But getting to central or west London was a pain. It would usually take me at least 40 minutes.

Tottenham Hale, North London: 208 pounds per week

Like Surrey Quays, Tottenham Hale is a little more family-oriented than your typical London borough. I returned to Unite Students, this time to its North Lodge hall. 

This area was a little isolated but had everything I needed to survive. I had access to multiple grocery stores that were known for their affordable prices; shops to furnish my space; and cheap food options. 

The only drawback was how badly connected it was. Tottenham Hale is on the Victoria Line — which is known for its speed. I was able to get to UCL within 30 minutes. 

But when the tube system was down, I didn’t have many other options in terms of transport. This meant I had to travel for over an hour to get to uni. 

The cost to live in London on a budget

Sorting out the main cost to live in London was a huge relief. After that, all I had to do was figure out how I’d be able to explore London — without paying the exorbitant tourist prices. 

Generally speaking, it wasn’t too bad. There are many things to do in London for free. Most museums are free — which meant I could attend exhibitions, view famous paintings and educate myself about London’s history without paying for anything. 

I also took advantage of London’s status as an extremely walkable city. You can walk almost anywhere and be met with impressive views, surprising nooks and crannies, street entertainers and more.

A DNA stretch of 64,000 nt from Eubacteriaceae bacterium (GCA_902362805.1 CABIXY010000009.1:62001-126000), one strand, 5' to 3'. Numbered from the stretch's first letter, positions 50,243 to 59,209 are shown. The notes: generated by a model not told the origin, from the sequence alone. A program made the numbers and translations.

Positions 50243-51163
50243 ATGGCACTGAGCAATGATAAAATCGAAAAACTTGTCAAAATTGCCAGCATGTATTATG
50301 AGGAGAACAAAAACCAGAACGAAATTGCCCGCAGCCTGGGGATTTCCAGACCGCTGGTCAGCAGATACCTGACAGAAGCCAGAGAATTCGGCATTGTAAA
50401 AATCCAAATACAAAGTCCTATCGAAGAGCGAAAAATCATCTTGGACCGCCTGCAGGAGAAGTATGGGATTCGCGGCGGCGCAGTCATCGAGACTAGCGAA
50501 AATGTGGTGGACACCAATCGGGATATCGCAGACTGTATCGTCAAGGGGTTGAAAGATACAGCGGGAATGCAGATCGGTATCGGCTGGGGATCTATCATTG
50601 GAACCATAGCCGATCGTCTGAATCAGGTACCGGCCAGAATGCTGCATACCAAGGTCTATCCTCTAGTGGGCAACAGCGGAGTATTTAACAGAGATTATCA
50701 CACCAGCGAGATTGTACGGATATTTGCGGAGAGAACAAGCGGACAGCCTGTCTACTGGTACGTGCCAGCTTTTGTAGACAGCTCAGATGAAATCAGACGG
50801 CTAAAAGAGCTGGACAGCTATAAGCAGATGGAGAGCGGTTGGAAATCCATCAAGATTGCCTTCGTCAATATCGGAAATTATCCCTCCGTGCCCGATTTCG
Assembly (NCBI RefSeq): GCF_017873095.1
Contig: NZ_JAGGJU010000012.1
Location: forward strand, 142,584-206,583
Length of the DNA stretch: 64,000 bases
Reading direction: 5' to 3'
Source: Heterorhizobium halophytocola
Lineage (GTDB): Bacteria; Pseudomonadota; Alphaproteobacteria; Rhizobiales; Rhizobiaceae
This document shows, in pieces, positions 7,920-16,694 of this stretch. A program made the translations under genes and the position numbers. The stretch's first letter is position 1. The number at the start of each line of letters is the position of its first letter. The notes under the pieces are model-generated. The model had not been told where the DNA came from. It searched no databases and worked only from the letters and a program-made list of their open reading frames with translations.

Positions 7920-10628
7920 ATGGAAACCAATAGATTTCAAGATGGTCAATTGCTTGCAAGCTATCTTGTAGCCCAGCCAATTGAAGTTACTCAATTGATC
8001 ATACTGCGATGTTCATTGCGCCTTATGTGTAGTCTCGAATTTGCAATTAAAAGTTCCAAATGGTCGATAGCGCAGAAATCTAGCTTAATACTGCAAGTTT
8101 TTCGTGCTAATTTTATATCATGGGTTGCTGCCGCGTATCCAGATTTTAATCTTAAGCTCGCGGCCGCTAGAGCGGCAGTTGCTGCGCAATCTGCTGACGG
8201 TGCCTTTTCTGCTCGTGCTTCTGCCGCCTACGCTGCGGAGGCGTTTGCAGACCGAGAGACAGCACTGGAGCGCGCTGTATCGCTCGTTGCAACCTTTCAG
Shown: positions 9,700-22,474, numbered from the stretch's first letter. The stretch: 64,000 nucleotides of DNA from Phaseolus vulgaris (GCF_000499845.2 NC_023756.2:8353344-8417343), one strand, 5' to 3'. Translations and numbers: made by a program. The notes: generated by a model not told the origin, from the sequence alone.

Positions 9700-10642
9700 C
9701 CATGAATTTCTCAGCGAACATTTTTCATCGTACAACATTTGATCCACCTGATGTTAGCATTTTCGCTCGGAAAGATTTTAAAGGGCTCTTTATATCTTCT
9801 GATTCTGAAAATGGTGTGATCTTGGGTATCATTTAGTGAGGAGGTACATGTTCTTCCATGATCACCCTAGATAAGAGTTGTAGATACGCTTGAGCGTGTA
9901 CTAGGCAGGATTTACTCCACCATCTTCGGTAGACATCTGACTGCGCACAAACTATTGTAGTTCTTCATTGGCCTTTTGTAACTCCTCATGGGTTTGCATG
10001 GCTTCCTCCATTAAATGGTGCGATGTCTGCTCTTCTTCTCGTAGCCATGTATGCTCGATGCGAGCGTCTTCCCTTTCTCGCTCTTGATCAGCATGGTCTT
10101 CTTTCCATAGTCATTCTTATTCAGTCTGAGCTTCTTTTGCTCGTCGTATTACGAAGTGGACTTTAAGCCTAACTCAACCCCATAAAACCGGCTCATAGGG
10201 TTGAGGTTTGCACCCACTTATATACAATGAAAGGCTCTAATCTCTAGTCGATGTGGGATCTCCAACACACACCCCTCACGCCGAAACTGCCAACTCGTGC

It certainly made travelling by foot very appealing. 

Pride in London was one of the many free festivals I was able to attend. Source: Sofiya Shazal

Affording theatre in London

This was especially concerning to me as a fan of theatre. On average, it costs around 80 pounds to get a seat in the stall section of any theatre.

Otherwise, you’d have to consider seats with restricted views, or ones all the way at the back. 

I managed to get front-row seats for 25 pounds. I did this by: 

  • Queuing up for last-minute tickets on the day of the performance
  • Checking Theatre Monkey to see the discounted tickets available 
  • Registering for rush tickets and daily lotteries on the TodayTix app 
  • Checking the TKTS Booth in Leicester Square for last-minute discounted tickets

I usually limited spending on entertainment to once every two months, depending on what my bank balance was looking like. 

Advice for international students in London

Through careful budgeting and searching for the best discounts available, I was able to fully enjoy all the opportunities London had to offer during my time there.

Looking back, my university years were some of the most memorable of my life. 

I believe that you can fully enjoy your time in London as an international student, too. Just keep these pointers in mind: 

  • Keep a close eye on your bank balance and budget accordingly 
  • Allow yourself to indulge in something you enjoy once a month
  • Venture outside the typical London student boroughs — but DO YOUR RESEARCH
  • Invest in a Student Oyster Card for travel 
  • Find friends to rent with
  • Look out for student discounts wherever you can

The cost to live in London as an international student is high, but that doesn’t mean it’s unaffordable. Spend wisely, choose the right accommodation for yourself, and most importantly — have a blast!